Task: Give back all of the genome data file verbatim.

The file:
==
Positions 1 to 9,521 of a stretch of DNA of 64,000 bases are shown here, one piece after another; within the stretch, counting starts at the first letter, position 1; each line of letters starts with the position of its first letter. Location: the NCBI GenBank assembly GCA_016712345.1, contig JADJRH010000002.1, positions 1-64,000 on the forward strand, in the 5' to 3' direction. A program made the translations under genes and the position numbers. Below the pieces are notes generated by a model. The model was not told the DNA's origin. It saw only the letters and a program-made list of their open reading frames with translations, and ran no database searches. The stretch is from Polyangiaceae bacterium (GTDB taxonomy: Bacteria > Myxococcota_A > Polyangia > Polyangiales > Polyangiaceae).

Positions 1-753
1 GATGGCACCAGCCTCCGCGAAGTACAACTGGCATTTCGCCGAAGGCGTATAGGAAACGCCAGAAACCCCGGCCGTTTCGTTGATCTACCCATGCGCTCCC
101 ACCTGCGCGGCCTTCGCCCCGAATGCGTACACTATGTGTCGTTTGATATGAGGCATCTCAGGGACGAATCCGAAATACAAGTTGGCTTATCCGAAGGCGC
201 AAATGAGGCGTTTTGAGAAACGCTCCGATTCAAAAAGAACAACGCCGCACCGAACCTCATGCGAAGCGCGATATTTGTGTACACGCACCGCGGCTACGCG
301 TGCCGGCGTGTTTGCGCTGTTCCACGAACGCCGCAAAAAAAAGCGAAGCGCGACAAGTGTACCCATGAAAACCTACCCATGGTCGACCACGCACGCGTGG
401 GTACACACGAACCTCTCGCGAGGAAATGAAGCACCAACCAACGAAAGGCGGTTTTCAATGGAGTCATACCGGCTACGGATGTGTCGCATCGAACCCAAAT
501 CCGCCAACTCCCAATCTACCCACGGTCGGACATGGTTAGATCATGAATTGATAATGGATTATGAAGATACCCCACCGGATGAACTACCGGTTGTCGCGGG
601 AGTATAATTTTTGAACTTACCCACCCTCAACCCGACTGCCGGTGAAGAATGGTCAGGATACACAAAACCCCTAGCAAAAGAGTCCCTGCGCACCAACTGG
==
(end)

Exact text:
Positions 1 to 9,521 of a stretch of DNA of 64,000 bases are shown here, one piece after another; within the stretch, counting starts at the first letter, position 1; each line of letters starts with the position of its first letter. Location: the NCBI GenBank assembly GCA_016712345.1, contig JADJRH010000002.1, positions 1-64,000 on the forward strand, in the 5' to 3' direction. A program made the translations under genes and the position numbers. Below the pieces are notes generated by a model. The model was not told the DNA's origin. It saw only the letters and a program-made list of their open reading frames with translations, and ran no database searches. The stretch is from Polyangiaceae bacterium (GTDB taxonomy: Bacteria > Myxococcota_A > Polyangia > Polyangiales > Polyangiaceae).

Positions 1-753
1 GATGGCACCAGCCTCCGCGAAGTACAACTGGCATTTCGCCGAAGGCGTATAGGAAACGCCAGAAACCCCGGCCGTTTCGTTGATCTACCCATGCGCTCCC
101 ACCTGCGCGGCCTTCGCCCCGAATGCGTACACTATGTGTCGTTTGATATGAGGCATCTCAGGGACGAATCCGAAATACAAGTTGGCTTATCCGAAGGCGC
201 AAATGAGGCGTTTTGAGAAACGCTCCGATTCAAAAAGAACAACGCCGCACCGAACCTCATGCGAAGCGCGATATTTGTGTACACGCACCGCGGCTACGCG
301 TGCCGGCGTGTTTGCGCTGTTCCACGAACGCCGCAAAAAAAAGCGAAGCGCGACAAGTGTACCCATGAAAACCTACCCATGGTCGACCACGCACGCGTGG
401 GTACACACGAACCTCTCGCGAGGAAATGAAGCACCAACCAACGAAAGGCGGTTTTCAATGGAGTCATACCGGCTACGGATGTGTCGCATCGAACCCAAAT
501 CCGCCAACTCCCAATCTACCCACGGTCGGACATGGTTAGATCATGAATTGATAATGGATTATGAAGATACCCCACCGGATGAACTACCGGTTGTCGCGGG
601 AGTATAATTTTTGAACTTACCCACCCTCAACCCGACTGCCGGTGAAGAATGGTCAGGATACACAAAACCCCTAGCAAAAGAGTCCCTGCGCACCAACTGG